The book follows the development of heavy metal chronologically, from its earliest origins to its state in the present day. Each chapter focuses on a different stage in metal’s evolution, covering thrash metal, black metal, death metal, and the New Wave of British Heavy Metal (NWOBHM). These are covered in detail, describing the bands at the forefront of each genre and what they did that was different from before.
Metal is also talked about as a subculture. O’Neill is keen to show that it’s not the Satanic suicide cult as it’s so often portrayed by the media, and is much more of a community of like-minded people united by their status as outsiders. Metalheads reject the values of mainstream society, and take pride in the fact that their music lacks mass appeal. And far from being dangerous and violent, O’Neill says they feel ‘reassured’ when there’s a group of big burly metalheads around.
It’s a lot more personal than just a history book, too. O’Neill talks about their own experience with heavy metal, from getting into it as a teenager to fronting their own successful band (The Men That Will Not Be Blamed For Nothing, who combine punk, metal, and music hall, and sing dark, funny songs about the Victorian era). They have strong opinions about which bands are good and which aren’t, and will happily take the piss out of bad ones.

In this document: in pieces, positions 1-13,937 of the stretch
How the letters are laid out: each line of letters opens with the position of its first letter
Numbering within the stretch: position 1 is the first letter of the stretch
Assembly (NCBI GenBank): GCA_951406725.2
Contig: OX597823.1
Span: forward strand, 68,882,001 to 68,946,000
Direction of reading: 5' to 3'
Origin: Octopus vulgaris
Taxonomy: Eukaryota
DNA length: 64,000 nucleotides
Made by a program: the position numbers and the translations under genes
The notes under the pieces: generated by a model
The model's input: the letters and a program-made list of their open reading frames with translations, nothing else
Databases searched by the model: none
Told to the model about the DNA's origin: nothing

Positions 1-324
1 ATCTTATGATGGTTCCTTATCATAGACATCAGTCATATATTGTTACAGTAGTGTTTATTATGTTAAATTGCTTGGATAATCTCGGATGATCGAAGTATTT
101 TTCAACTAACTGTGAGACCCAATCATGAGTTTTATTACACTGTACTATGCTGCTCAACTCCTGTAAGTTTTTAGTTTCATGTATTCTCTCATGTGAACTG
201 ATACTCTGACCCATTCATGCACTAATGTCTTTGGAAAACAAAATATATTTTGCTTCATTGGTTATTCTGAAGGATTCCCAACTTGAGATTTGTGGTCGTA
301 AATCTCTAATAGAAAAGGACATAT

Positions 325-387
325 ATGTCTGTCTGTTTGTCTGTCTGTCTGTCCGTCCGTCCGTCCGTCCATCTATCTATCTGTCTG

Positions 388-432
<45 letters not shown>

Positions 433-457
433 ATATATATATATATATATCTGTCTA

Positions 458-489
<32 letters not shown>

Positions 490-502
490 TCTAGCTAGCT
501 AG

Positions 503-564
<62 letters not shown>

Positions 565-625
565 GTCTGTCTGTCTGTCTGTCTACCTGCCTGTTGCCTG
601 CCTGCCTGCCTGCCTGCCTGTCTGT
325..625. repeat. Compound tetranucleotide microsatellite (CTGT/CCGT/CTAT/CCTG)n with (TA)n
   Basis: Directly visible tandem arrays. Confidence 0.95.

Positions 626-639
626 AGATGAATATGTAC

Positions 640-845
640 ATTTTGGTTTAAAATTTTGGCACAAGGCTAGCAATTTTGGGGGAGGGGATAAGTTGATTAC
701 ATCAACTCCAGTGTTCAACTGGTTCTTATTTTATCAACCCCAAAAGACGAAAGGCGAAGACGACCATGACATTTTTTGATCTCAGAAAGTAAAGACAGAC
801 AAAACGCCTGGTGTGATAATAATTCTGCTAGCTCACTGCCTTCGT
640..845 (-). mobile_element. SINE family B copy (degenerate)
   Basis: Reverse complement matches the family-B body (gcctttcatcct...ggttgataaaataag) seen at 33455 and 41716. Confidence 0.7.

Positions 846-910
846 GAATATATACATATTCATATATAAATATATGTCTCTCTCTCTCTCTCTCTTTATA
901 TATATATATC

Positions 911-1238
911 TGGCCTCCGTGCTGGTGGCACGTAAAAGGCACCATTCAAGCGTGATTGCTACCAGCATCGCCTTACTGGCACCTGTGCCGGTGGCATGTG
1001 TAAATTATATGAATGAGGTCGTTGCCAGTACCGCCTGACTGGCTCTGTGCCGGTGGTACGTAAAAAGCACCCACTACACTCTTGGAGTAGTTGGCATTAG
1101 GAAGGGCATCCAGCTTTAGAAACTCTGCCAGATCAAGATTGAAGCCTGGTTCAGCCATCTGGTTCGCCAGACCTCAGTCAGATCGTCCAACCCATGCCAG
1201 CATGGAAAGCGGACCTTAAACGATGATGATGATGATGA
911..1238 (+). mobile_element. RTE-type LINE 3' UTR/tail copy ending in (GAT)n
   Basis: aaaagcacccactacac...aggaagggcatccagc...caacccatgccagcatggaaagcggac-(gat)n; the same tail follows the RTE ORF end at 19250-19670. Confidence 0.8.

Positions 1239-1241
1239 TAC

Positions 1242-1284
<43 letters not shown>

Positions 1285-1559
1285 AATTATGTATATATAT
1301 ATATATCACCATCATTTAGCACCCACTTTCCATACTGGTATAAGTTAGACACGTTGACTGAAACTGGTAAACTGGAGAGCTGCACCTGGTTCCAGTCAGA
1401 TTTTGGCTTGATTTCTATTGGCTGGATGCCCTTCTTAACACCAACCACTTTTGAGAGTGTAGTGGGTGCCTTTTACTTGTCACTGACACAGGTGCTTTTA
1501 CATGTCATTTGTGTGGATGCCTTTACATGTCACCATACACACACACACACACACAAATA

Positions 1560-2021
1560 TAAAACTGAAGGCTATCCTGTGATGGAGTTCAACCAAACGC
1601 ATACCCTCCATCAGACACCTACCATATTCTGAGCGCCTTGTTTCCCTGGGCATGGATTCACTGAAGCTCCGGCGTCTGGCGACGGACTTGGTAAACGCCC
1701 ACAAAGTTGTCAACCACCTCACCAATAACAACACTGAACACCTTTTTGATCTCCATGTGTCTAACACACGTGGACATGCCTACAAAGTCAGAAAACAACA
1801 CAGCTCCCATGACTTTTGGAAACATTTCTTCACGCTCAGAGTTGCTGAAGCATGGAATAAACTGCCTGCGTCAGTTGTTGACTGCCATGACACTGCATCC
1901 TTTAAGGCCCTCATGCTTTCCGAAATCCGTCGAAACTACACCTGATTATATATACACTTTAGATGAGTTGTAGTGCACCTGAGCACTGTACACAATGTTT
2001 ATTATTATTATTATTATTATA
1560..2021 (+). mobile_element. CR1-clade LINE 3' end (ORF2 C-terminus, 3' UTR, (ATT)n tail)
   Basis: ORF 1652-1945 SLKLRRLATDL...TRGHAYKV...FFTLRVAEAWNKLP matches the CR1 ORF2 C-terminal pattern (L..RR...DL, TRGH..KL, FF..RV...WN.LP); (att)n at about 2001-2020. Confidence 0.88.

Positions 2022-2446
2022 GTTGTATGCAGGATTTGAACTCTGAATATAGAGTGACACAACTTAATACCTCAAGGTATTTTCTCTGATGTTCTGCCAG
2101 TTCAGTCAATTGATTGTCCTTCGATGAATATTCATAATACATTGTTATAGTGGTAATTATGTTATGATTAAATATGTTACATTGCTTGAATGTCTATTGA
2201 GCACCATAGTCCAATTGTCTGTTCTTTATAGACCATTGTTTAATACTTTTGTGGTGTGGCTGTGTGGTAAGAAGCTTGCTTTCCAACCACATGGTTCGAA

Andrew O’Neill is one of the best comedians working today, and A History of Heavy Metal shows the range of their talent. I went to their show at the Edinburgh Fringe in 2018 and once it was over was mortified when I found out I didn’t have any money on me. They thought I was doing a runner when I left to find a cashpoint, and said ‘bless your heart’ when I came back with a tenner. We had a brief conversation about my Exorcist t-shirt and then I left. It was a great experience.
Review by Charlie Alcock